UK Manufacturing PMI hints at loss of momentum at end of an otherwise solid Q2
UK manufacturing ended an otherwise solid second quarter on a disappointing note, with output, order book and employment growth all slowing and optimism about the future sliding to its lowest since last November.
The headline IHS Markit/CIPS Manufacturing PMI fell from 56.3 in May to 54.3 in June, its lowest since March. By remaining above 50, the index continued to signal an overall improvement in business conditions, but the rate of growth was considerably cooler than seen in April and May.
Encouragingly, even after taking account of the slowdown seen in June, the average reading of the survey's output index in the latest three months was the highest for three years and broadly consistent with manufacturing output rising 0.5% in the second quarter. However, the weaker than expected survey data for June raises concerns about the near-term outlook for manufacturing.
Key to the slippage of the headline PMI was a waning in growth of new business. New order growth slowed markedly compared to the strong gains seen in the prior two months. The latest rise in orders was the weakest since the dip seen in the immediate aftermath of the EU referendum this time last year.
Slower export sales growth contributed to the deteriorating order book picture, registering the smallest rise since January. The slackening export trend is a disappointment, given the historical weakness of sterling and the resurgent robust economic expansion of the UK's main trading market, the eurozone.
UK Manufacturing Exports
Export performance has varied markedly by company size. While export sales have held up relatively well at larger firms, many of which are multinationals, smaller manufacturers have seen export orders drop slightly in each of the past two months. Analysis of the PMI export orders index by company size reveals that smaller manufacturers have failed to reap the export gains achieved by larger firms over the past year.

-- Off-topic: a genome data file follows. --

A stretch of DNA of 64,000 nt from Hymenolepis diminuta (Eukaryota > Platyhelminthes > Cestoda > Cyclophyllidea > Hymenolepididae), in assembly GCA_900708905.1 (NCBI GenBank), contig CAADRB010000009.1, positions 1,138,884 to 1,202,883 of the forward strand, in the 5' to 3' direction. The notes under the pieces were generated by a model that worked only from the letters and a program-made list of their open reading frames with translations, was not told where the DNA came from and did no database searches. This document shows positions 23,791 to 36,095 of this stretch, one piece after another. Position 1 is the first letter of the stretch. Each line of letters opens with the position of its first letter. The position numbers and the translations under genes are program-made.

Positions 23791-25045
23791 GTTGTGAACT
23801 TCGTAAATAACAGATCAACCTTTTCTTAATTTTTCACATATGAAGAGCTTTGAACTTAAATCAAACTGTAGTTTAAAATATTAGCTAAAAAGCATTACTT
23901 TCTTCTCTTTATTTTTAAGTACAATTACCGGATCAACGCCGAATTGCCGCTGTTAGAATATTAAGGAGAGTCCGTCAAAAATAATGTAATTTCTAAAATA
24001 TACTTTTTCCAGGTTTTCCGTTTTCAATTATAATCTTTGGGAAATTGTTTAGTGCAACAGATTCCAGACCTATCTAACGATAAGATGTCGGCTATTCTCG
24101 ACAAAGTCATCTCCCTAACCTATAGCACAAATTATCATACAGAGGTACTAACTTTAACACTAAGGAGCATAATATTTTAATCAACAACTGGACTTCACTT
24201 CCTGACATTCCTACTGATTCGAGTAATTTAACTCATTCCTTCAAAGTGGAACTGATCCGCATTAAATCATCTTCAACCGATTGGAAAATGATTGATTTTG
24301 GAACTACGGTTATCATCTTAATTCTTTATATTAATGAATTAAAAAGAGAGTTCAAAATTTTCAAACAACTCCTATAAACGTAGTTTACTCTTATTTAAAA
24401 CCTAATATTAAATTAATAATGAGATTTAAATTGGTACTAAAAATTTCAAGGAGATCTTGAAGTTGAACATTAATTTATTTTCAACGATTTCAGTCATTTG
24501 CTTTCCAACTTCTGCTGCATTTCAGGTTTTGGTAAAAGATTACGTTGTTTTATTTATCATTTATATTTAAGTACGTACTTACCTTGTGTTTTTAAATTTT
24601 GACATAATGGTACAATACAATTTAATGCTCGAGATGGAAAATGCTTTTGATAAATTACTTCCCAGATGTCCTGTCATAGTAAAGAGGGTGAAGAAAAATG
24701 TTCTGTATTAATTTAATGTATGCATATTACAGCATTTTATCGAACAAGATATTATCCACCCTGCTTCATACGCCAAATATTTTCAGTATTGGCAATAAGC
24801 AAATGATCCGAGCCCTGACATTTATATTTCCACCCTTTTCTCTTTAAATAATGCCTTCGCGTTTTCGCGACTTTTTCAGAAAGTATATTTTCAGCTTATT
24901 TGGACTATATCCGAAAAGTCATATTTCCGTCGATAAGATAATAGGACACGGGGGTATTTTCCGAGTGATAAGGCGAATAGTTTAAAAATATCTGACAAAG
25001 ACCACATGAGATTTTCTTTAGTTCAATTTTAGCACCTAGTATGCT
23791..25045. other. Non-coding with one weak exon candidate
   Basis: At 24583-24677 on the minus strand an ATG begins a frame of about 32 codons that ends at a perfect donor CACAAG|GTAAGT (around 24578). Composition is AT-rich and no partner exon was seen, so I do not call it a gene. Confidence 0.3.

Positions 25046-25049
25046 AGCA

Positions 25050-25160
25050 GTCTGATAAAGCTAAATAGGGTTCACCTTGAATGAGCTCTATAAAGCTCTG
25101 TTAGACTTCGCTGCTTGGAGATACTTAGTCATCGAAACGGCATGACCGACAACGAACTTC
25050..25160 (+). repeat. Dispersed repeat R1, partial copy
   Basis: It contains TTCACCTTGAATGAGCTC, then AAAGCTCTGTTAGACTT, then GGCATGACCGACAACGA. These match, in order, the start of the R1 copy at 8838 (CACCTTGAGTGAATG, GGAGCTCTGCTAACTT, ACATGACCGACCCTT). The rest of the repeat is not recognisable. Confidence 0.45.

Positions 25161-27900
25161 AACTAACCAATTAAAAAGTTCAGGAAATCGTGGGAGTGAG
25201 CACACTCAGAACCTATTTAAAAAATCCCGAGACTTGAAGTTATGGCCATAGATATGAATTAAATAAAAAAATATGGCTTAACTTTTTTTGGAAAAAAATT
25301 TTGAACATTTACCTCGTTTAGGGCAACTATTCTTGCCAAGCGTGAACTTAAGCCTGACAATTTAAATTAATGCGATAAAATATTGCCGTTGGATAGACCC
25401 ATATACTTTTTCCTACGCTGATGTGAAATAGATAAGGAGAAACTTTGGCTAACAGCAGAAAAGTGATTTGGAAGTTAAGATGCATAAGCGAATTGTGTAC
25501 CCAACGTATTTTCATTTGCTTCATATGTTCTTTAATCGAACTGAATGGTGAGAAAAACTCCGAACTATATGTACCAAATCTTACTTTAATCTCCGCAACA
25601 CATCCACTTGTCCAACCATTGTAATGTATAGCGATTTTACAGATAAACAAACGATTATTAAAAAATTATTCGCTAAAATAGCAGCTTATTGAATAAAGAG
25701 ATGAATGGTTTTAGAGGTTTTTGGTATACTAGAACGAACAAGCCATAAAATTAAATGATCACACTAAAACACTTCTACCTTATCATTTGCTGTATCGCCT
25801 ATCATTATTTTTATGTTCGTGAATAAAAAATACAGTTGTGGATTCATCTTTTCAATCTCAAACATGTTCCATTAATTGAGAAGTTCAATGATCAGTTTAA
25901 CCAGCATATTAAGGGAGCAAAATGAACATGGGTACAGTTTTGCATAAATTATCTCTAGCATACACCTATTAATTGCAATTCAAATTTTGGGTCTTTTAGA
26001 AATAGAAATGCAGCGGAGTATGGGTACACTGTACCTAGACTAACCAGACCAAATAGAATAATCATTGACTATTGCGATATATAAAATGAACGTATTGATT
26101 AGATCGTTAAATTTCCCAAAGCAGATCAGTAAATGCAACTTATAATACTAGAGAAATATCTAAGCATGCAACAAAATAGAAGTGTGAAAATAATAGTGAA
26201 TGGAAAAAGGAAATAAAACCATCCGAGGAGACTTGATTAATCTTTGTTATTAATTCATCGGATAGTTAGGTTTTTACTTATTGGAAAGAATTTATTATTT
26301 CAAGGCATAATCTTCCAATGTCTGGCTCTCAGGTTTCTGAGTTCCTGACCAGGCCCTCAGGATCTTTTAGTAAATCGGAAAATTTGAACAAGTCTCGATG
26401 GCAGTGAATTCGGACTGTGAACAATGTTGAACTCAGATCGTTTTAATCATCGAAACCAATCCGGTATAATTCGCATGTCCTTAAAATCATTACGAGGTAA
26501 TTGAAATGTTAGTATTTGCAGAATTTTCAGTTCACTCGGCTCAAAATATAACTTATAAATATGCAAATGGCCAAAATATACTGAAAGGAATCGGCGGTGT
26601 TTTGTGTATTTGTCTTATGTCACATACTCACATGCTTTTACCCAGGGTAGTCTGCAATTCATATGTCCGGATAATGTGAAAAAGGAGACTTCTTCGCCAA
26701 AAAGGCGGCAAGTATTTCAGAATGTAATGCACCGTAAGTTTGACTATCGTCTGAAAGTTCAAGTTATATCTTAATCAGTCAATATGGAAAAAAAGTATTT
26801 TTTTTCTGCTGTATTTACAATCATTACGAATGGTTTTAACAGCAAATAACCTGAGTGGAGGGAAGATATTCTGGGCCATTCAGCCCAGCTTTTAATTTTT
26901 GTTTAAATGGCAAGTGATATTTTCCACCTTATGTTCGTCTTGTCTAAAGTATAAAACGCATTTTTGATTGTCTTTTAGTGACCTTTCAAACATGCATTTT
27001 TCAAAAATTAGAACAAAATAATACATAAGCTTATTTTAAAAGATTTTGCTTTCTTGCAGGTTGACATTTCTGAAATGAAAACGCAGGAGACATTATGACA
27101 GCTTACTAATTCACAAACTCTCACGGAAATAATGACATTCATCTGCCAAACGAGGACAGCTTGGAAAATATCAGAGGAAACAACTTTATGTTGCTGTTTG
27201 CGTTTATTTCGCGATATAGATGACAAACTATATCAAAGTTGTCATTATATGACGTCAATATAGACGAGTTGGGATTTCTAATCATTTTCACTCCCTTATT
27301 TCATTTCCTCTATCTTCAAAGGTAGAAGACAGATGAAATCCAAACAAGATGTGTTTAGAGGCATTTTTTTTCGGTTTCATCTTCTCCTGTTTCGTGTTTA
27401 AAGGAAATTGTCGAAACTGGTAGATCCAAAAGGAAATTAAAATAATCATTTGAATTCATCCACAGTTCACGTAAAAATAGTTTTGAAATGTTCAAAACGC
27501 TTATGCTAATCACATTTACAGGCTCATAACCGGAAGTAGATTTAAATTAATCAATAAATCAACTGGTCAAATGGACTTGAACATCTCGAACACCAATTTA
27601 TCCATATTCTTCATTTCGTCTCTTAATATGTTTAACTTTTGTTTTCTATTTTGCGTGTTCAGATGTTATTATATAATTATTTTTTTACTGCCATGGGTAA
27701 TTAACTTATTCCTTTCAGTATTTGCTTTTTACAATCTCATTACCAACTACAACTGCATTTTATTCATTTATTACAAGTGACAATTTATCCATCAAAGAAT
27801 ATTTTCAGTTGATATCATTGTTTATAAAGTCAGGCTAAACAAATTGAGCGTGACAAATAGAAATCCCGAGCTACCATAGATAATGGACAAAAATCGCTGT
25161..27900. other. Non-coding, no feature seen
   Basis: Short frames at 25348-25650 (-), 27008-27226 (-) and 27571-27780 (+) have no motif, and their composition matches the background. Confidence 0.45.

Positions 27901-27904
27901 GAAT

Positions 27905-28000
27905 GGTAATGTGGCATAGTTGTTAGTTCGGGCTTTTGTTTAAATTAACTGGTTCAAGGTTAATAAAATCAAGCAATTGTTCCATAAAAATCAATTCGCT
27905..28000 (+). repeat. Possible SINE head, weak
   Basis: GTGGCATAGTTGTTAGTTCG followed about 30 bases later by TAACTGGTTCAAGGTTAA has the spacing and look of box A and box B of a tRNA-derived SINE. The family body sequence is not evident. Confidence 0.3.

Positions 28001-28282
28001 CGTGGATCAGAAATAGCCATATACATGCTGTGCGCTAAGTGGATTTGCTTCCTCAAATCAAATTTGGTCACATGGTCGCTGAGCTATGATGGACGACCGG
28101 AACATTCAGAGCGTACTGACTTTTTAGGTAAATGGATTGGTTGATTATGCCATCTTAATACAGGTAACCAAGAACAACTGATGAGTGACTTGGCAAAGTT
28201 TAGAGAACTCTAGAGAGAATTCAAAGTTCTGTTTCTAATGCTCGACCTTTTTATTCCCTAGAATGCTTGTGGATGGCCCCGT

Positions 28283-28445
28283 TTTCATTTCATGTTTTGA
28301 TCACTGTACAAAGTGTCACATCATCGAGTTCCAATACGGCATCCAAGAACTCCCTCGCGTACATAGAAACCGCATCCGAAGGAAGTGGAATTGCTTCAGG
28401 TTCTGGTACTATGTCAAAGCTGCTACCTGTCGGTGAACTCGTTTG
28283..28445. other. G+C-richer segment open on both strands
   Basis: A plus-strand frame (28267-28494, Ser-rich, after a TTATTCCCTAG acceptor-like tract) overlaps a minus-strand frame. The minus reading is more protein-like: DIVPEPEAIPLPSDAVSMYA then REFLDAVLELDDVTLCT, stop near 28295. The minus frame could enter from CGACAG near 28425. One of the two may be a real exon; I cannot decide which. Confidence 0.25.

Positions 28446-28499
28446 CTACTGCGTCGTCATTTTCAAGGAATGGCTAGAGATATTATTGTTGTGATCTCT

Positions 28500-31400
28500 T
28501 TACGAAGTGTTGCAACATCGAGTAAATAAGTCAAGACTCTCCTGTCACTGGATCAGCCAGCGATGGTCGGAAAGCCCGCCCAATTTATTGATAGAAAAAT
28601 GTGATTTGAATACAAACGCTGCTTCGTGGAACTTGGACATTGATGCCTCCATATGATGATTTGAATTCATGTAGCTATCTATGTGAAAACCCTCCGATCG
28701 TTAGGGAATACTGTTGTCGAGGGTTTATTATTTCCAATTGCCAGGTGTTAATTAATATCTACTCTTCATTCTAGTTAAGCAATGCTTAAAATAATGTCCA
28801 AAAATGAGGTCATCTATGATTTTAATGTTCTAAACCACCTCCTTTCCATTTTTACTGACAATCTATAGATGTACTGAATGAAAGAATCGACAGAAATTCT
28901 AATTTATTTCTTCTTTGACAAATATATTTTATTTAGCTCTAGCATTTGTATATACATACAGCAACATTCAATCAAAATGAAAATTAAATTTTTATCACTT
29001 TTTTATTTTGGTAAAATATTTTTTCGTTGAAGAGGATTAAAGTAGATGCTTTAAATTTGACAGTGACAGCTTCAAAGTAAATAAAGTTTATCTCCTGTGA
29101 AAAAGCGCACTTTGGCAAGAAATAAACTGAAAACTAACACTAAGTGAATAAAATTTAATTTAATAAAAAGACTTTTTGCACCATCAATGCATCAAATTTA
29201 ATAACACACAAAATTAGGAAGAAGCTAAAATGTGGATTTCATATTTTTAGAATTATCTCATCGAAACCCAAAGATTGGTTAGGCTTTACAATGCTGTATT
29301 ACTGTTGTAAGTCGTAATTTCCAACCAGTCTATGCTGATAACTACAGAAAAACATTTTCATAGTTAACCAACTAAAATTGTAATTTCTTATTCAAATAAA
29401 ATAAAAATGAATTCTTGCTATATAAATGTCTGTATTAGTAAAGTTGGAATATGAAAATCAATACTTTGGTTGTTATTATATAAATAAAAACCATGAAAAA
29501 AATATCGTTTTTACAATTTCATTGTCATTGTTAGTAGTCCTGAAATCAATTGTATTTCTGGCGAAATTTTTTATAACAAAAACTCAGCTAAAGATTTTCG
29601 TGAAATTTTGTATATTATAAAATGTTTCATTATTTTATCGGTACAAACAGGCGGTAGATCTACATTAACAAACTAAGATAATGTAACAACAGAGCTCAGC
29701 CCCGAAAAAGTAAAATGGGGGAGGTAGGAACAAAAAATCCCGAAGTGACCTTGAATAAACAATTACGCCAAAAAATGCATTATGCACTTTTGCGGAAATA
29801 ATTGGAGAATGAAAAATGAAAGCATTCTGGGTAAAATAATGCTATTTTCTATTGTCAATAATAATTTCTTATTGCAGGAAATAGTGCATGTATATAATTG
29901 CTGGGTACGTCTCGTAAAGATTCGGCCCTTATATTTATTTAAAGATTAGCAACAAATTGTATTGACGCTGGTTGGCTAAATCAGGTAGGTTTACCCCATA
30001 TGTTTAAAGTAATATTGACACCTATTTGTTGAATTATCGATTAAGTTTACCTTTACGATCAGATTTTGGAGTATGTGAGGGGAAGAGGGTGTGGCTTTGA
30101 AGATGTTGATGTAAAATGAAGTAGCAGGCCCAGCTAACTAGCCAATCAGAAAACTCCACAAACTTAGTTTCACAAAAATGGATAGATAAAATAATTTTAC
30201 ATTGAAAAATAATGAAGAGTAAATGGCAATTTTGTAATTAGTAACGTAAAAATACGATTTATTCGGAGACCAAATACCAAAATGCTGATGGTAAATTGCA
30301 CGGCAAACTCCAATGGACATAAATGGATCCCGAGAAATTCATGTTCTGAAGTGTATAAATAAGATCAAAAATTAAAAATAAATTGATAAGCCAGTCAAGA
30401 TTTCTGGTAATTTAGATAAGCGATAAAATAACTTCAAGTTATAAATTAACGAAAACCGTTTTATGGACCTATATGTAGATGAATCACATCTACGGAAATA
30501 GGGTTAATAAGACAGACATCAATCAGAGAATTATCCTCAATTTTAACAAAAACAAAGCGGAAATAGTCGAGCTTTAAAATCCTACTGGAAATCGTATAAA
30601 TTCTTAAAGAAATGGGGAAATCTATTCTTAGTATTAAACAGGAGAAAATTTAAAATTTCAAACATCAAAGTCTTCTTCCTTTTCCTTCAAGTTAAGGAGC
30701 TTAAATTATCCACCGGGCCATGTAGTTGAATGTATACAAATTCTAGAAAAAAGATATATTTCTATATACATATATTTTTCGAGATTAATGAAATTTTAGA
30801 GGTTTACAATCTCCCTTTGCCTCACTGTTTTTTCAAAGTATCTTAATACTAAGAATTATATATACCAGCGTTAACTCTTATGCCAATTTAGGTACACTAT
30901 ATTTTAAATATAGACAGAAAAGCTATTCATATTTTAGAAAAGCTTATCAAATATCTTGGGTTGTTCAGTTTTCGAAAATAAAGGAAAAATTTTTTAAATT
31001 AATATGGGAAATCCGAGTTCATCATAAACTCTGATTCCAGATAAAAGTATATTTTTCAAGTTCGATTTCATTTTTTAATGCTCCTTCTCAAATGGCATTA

Backlogs of work - orders received but not yet completed - meanwhile fell to the greatest extent since last November; an indication of excess capacity relative to demand. If backlogs continue to decline, employment growth could start to cool from the sustained robust rate of job creation seen in recent months. The June survey recorded another month of net job gains, albeit the weakest in four months.
Exports by company size
Source: IHS Markit
The data were collected after the general election, and the failure of the government to form a majority contributed to a waning of business sentiment regarding the year ahead. Although optimists continued to outnumber pessimists, the overall degree of positive sentiment was the lowest since last November and significantly below the average seen over the past five years.
It remains to be seen whether the drop in confidence merely reflected post-election jitters, especially in relation to how it may affect the strength of the government's hand in the Brexit negotiations, or whether companies have become more cautious about future prospects on the basis of weaker inflows of new business.
Cost inflation eases
One area where manufacturers were benefitting was via slower growth of input costs, The survey's input price index fell for a fifth straight month, signalling another marked easing in the rate of increase of input prices (including raw materials) to the lowest for a year.
The reduced rate of increase in costs should feed through to mean less upward pressure on factory gate prices, the rate of increase of which also slowed in June, though remained elevated.
Manufacturing input costs
Sources: IHS Markit, ONS.
Chris Williamson | Chief Business Economist, IHS Markit
Tel: +44 20 7260 2329
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